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temperature also is nonlinear. Therefore, a smart temperature compensation system is proposed here.
In the system, a membrane type piezoresistive pressure sensor is adopted; the relevant designs and
experiments are carried out for high accuracy. This proposed approach would be useful for other types
of sensors such as resistance strain sensor, capacitive sensor, piezoelectric sensors, etc.
3.1. Hardware Design of the System
The hardware comprises following modules: pressure and temperature sensors, signal conditioning
module, MCU, liquid crystal display (LCD), communication module, power supply module, as shown
in Figure 4.
Figure 4. Schematic of system hardware.

In the circuit, the AD693 is selected as the front-end amplifier to replace the traditional discrete
designs, which provide excitation current and output current signals of 4 ~ 20 mA for pressure sensor.
Compared with the traditional amplification circuit design, the AD693 can make the design of
signal conditioning easier. Its applied circuit diagram with 0 ~ 30 mV unipolar input and 4 ~ 20 mA
output is shown in Figure 4. DS18B20 is selected as the digital thermometer. A C8051F020 chip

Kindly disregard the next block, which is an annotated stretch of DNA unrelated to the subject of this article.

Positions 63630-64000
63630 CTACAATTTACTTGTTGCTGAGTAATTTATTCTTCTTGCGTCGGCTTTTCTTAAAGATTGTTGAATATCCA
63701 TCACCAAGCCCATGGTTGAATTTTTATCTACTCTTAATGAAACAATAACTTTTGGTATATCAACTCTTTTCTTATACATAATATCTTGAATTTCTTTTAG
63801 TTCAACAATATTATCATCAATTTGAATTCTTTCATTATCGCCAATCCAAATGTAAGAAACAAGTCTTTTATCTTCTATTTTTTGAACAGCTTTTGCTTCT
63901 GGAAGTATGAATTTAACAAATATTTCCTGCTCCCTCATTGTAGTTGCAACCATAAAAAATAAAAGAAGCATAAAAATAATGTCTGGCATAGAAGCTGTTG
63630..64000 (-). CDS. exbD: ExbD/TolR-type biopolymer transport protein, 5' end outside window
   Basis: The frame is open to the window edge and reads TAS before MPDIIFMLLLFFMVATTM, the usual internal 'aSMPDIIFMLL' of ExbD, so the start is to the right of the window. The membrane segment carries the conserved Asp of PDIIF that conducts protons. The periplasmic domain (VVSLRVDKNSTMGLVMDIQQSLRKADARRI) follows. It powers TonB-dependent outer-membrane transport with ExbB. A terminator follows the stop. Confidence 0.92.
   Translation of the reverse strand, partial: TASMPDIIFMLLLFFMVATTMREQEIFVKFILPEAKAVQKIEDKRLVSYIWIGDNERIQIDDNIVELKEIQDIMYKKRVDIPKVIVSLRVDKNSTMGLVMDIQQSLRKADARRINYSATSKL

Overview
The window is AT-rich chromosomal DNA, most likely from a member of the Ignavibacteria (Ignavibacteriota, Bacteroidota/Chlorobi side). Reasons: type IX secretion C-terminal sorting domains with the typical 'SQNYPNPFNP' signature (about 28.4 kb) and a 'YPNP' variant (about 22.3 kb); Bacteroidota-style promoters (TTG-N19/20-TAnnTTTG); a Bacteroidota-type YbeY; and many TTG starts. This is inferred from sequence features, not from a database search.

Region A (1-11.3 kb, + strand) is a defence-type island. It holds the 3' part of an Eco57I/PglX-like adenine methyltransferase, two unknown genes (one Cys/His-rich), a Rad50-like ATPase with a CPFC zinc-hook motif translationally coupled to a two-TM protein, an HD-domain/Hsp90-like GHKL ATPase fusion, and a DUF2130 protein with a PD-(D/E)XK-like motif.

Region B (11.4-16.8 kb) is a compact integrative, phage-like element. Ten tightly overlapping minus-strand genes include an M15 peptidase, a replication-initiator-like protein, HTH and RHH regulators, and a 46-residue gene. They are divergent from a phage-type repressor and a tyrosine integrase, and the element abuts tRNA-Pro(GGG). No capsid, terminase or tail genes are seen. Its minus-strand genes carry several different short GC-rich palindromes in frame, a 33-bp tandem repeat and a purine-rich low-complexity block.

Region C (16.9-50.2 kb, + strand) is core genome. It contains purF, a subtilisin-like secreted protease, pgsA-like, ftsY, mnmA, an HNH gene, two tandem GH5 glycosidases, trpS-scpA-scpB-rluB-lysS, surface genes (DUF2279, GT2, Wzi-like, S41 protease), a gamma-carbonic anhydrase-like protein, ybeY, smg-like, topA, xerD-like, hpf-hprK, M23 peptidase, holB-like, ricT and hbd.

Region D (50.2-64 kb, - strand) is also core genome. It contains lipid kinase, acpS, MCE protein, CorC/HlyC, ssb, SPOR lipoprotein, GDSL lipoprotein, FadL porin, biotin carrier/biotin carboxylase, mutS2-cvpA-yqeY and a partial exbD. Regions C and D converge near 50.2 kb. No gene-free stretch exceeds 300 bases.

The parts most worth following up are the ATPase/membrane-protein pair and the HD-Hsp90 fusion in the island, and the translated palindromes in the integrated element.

developed by Silicon Lab (Austin, Texas, US) is selected as controller which is generally
more than 10 times as fast as the 80C51 series in instruction execution speed, and integrates an
analog-to-digital-converter (ADC) and digital-to-analog-converter (DAC). It has a peak throughput
of 25 MIPS and 12-bit ADC with the power consumption of about 4 mW. These advantages meet
the requirement of high accuracy and simplify the circuit at the same time. The RS485 interface
circuit can output digital signal and communicate with a personal computer (PC). Figure 5 shows the
system hardware.

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Figure 5. Hardware components of system.

3.2. Software Design of the System

LabVIEW 9.0 is used to design graphical user interface (GUI) of temperature compensation system and
write digital data generated by calibration into the microcontroller via a USB-RS485 communication